#1
I'm kinda new to bass still, where is a good webpage that has lists of scales? What do I gain from them too? Is it technique?
#2
Quote by Trent Armitage
I'm kinda new to bass still, where is a good webpage that has lists of scales? What do I gain from them too? Is it technique?


http://www.studybass.com/

its basic music theory, are you trying to learn an instrument? yes? then learn to be a musician.

x
Fender Geddy Lee Jazz
Warwick Corvette $$
Rockbass Streamer Fretless
Hartke HA5000
SWR Triad

Quote by Victory2134
I happen to enjoy every mankiss from shinhoman.
#3
Scales are the building block of music. If you are going to write well, then you learn the correct grammar and spelling for the language at hand. If you want to play music and understand what you are playing--learn your scales and the related theory.

Scales train your ears to hear intervals and assist in your understanding of chord theory as well. Learning and hearing scales promote your ability to play by ear and learn to write and play your own bass lines.

Scales build strength and muscle memory in your hands. Want to learn your way around a fret board? Scales in two octaves will build this skill quickly.
#4
I had meant to post in this thread when you first made it, but got distracted by an IM.

Anyways, I was basically going to say the same thing as Anarkee; it's something you should learn to recognize, because, more often than not, you will be (or at least, SHOULD be) writing in a scale. I wish I'd focused on scales when I started; it really would have helped me.

That being said....

Anarkee, I've never though about doing a scale in two octaves; at which points do you switch strings?
#5
There are several ways to Sunday to play in two octaves. If I have time, I'll try to tab something out and post it up in this thread or PM you.
#6

G|----------------|--------111314--|
D|----------------|--111214--------|
A|--------7-9-1112|14--------------|
E|5-7-9-10--------|----------------|


Tis what happened when I attempted it.
#8
Quote by herby190

G|----------------|--------111314--|
D|----------------|--111214--------|
A|--------7-9-1112|14--------------|
E|5-7-9-10--------|----------------|


Tis what happened when I attempted it.


thats correct, although it isn't the easiest way to finger it.

x
Fender Geddy Lee Jazz
Warwick Corvette $$
Rockbass Streamer Fretless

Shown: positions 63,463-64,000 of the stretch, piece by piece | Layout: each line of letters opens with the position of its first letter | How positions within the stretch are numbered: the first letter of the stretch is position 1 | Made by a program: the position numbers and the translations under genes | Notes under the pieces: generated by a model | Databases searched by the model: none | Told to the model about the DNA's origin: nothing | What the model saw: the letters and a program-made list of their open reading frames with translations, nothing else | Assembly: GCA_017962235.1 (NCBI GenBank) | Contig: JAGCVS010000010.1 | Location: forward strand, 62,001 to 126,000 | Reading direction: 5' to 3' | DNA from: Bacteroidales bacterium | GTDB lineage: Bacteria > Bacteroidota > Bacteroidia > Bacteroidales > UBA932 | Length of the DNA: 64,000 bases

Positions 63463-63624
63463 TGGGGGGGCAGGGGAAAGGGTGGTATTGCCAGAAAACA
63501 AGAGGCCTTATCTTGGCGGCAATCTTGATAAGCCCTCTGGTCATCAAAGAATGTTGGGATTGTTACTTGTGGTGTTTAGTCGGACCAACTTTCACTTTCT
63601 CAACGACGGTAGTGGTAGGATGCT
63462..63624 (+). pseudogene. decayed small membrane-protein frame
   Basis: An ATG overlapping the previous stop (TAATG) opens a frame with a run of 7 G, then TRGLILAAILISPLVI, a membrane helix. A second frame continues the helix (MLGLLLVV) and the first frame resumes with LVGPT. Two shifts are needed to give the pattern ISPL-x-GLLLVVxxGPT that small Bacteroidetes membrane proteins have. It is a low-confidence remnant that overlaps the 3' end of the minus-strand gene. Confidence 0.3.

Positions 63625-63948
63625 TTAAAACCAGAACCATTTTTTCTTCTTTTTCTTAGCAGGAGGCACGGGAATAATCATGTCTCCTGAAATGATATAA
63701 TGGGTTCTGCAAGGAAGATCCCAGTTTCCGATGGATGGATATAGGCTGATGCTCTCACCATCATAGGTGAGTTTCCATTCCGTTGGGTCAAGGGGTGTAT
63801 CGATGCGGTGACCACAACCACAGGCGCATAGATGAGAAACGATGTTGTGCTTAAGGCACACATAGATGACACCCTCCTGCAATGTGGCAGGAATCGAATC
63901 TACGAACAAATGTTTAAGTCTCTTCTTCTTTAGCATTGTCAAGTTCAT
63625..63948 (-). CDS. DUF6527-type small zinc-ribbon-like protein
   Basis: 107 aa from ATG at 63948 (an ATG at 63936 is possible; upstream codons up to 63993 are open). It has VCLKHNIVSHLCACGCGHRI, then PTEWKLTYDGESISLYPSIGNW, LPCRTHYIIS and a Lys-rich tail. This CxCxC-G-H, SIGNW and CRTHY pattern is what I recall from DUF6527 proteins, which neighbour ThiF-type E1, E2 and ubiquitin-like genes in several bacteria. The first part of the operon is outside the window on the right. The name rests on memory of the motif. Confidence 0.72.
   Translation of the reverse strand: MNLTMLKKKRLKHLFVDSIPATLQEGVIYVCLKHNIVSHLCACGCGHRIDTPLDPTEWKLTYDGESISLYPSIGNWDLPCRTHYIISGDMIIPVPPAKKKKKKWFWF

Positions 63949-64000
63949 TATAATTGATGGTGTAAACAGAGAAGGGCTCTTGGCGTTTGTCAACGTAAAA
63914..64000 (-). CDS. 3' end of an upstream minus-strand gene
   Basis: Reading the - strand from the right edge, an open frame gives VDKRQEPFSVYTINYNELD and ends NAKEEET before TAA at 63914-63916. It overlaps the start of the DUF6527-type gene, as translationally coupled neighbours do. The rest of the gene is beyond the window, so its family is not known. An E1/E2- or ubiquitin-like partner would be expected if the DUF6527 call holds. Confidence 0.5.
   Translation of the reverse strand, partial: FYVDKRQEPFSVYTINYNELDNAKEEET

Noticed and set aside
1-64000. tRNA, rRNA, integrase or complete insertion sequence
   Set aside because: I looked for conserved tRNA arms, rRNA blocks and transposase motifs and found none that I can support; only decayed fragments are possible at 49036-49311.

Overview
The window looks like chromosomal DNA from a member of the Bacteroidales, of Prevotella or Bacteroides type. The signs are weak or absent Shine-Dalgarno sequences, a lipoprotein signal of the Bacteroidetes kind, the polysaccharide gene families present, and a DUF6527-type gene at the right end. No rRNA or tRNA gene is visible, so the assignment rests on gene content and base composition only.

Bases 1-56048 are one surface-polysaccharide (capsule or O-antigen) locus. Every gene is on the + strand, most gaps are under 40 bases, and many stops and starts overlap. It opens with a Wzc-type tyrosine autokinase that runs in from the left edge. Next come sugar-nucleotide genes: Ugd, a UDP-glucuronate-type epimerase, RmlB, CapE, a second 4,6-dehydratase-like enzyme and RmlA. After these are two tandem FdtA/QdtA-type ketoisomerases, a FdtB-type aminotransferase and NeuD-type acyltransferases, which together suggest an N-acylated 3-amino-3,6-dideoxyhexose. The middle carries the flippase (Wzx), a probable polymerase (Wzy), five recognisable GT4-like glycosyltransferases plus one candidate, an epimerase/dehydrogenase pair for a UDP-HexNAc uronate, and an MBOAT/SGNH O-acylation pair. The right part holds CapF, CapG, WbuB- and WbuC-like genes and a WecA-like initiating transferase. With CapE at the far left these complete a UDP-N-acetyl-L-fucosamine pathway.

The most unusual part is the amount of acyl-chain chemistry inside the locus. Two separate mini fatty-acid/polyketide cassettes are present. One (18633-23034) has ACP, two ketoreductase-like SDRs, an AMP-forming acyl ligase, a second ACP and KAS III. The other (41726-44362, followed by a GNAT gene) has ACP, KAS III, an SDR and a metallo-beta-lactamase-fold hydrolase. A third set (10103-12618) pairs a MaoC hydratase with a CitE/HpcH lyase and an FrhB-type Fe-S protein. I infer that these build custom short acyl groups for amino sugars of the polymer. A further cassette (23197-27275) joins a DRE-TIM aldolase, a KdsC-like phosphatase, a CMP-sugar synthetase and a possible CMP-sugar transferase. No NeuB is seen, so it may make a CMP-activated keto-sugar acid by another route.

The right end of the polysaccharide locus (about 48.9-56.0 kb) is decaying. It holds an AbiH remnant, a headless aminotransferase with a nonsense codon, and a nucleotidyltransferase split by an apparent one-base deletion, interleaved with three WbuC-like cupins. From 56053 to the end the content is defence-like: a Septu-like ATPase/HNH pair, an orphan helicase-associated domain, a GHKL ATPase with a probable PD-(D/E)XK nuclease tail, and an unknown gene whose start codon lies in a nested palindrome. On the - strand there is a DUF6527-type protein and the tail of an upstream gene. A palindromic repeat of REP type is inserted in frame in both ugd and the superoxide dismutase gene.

Hartke HA5000
SWR Triad

Quote by Victory2134
I happen to enjoy every mankiss from shinhoman.
#10

[font="Courier New"]
G:------------:------------:------------:-11-13-14---:
D:------------:------------:--9-11-12-14:------------:
A:------------:--7--9-11-12:------------:------------:
E:--5--7--9-10:------------:------------:------------:

or

G:------------:------------:------------:-11-13-14---:
D:------------:-----4--6--7:----11-12-14:------------:
A:--------4--5:--7---------:-14---------:------------:
E:--5--7------:------------:------------:------------:

or

G:------------:------------:------------:-11-13-14---:
D:------------:-----4--6---:----11-12-14:------------:
A:--------4--5:--7-------12:-14---------:------------:
E:--5--7------:------------:------------:------------:

or

G:------------:--------1--2:-----------9:-11-13-14---:
D:------------:--2--4------:--9-11-12---:------------:
A:-----2--4--5:------------:------------:------------:
E:--5---------:------------:------------:------------:
[/FONT]

A couple more patterns of several (A major), point being if your fingers can't reach the next note or you are heading to another scale you can line up your fingers. All you are doing in counting out intervals.

I recommend practicing scales by doing all of them in succession by following the Circle of Fifths (C,G,D,A,E,B,Gb,Db,Ab,Eb,Bb,F) and the Circle of Fourths (C,F,Bb,Eb,Ab,Db,Gb,B,E,A,D,G) to define the order played.

After a while you can start picking out chords/arpeggios by ear which will greatly enhance your ability to play or create bass lines. Scales are the fundamentals of music, unfortunately very few teachers explain more than just telling the student "to learn them".

Once you start messing with the scales (not just the majors and minors) and practicing them as Etudes rather than just linear, you will be amazed at how many songs just "appear out of nowhere" during practice.
Last edited by Quintex at Jun 9, 2010,
#11
I do 2 Octave scales like this (although I'm sure there are other ways):
In A major:

G-------------------------------6--7--9--11--13--14
D------------------4--6--7--9-------------------------
A--------4--5--7---------------------------------------
E--5--7-------------------------------------------------

And in D Major:

G------------------4--6--7--9--11--12--14--16--18--19
D--------4--5--7--------------------------------------------
A--5--7------------------------------------------------------
E--------------------------------------------------------------